Commentary: The Real Job Crisis in Michigan

The real crisis in the U.S. labor market is not, as we keep hearing, that there are not enough people who can work. The real crisis is all the working-age people on the sidelines, not even looking for a job. Yes, the unemployment rate is low, but that statistic covers only those who have looked for a job in the last four weeks. The labor-force participation rate, which measures the share of working-age people working or at least looking for work, shows a long-term decline, especially for men without a college degree, and practically in states like Michigan. When able-bodied men are not even looking for work, a host of social problems ensue — from crime, to drug addiction, to family breakdown. 

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Commentary: The Real Job Crisis in Wisconsin

The real crisis in the U.S. labor market is not, as we keep hearing, that there are not enough people who can work. The real crisis is all the working-age people on the sidelines, not even looking for a job. Yes, the unemployment rate is low, but that statistic covers only people who have looked for a job in the last four weeks. The labor force participation rate, which measures the share of working age people working or at least looking for work, shows a long-term decline, particularly for men without a college degree, and especially in states like Wisconsin. When able-bodied men are not even looking for work, a host of social problems ensue — from crime, to drug addiction, to family breakdown. 

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Commentary: The Real Job Crisis in Connecticut

The real crisis in the U.S. labor market is not, as we keep hearing, that there are not enough people who can work. The real crisis is all of the working-age people on the sidelines, not even looking for a job. Yes, the unemployment rate is low, but that statistic covers only people who have looked for a job in the last four weeks. The labor force participation rate, which measures the share of working-age people working or at least looking for work, shows a long-term decline, especially for men without a college degree. This is especially true in states like Connecticut. When able-bodied men are not even looking for work, a host of social problems ensue — from crime, to drug addiction, to family breakdown.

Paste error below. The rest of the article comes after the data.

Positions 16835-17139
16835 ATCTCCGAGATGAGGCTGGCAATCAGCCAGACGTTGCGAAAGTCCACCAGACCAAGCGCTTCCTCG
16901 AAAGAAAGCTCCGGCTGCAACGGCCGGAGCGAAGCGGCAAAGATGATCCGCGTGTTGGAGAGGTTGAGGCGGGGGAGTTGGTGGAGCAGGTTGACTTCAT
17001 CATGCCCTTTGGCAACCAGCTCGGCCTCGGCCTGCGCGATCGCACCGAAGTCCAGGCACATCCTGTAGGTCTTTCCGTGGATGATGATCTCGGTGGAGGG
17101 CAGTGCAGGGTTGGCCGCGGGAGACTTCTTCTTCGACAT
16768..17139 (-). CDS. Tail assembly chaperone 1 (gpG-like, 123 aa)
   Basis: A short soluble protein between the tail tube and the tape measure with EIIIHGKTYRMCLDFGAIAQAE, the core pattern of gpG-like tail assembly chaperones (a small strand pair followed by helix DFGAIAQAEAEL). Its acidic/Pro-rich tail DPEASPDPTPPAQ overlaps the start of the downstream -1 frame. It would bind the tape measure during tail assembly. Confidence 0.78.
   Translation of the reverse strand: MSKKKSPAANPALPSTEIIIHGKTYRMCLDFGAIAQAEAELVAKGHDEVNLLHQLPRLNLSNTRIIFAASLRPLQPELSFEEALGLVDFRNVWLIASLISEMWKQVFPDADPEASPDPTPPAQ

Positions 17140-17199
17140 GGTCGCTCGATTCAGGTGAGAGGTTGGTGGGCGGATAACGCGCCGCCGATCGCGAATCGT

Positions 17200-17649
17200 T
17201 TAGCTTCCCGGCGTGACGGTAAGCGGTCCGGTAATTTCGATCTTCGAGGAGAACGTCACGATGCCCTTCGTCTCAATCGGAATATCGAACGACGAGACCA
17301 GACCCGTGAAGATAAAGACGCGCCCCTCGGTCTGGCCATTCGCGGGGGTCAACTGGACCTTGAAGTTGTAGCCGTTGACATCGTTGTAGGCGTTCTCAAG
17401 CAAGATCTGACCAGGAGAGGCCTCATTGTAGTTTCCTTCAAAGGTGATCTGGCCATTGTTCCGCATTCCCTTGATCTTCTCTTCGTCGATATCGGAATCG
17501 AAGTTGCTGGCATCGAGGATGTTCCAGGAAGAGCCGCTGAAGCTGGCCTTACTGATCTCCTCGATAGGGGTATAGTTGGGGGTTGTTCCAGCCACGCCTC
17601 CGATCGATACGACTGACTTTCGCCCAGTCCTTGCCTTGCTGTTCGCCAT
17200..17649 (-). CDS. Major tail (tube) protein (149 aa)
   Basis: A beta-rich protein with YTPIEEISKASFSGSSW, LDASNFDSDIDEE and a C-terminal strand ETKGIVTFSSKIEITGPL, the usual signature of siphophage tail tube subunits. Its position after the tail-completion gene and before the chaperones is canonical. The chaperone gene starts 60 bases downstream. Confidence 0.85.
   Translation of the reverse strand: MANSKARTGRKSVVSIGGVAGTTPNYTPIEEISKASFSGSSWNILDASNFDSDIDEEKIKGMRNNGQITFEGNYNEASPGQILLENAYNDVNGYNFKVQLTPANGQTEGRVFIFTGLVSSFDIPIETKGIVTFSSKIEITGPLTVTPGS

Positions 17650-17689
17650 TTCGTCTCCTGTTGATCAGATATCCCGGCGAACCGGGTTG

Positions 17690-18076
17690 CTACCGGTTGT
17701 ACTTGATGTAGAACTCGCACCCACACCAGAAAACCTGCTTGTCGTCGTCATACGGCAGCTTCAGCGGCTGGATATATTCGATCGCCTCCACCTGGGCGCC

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Commentary: The Real Job Crisis in Florida

The real crisis in the U.S. labor market is not, as we keep hearing, that there are not enough people who can work. The real crisis is all the working-age people on the sidelines, not even looking for a job. Yes, the unemployment rate is low, but that statistic covers only people who have looked for a job in the last four weeks. The labor force participation rate, which measures the share of working-age people working or at least looking for work, shows a long-term decline, especially for men without a college degree. This is especially true in states like Florida. When able-bodied men are not even looking for work, a host of social problems ensue — from crime, to drug addiction, to family breakdown. 

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